WASHINGTON — Two post-presidential Barack Obamas emerged this week.
The first was the civic-minded one, seated on a stage in Chicago, where he talked about the importance of community organizing and told a student audience that he had succeeded in politics because people believed “my values were not so different from theirs.”
The other was the one set to cash a $400,000 check from Wall Street — the same amount as his yearly salary during his time in the White House — when he delivers a speech in September at a health care conference run by Cantor Fitzgerald, a trading and investment firm.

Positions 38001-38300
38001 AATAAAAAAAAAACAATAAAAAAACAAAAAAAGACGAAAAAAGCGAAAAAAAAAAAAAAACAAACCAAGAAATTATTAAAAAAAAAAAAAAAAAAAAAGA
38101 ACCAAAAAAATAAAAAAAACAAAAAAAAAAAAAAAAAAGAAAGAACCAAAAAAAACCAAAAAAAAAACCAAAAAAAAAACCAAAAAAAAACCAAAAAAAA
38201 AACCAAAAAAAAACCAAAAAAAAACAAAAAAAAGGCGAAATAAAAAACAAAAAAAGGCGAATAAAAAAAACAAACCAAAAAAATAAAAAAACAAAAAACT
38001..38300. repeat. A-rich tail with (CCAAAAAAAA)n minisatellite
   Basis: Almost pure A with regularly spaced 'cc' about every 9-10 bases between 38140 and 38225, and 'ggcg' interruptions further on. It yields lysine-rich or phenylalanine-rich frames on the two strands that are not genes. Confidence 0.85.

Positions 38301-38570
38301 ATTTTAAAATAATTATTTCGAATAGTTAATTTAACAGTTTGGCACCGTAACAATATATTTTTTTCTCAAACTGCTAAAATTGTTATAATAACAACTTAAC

On Wednesday, Mr. Obama’s spokesman defended the former president’s coming speech, saying Mr. Obama decided to give it because health care changes were important to him. The spokesman, Eric Schultz, noted that Cantor Fitzgerald is a Wall Street firm but pointed out in a statement that as a presidential candidate, Mr. Obama raised money from Wall Street and went on to aggressively regulate it.
Mr. Obama will spend most of his post-presidency, Mr. Schultz said, “training and elevating a new generation of political leaders in America.”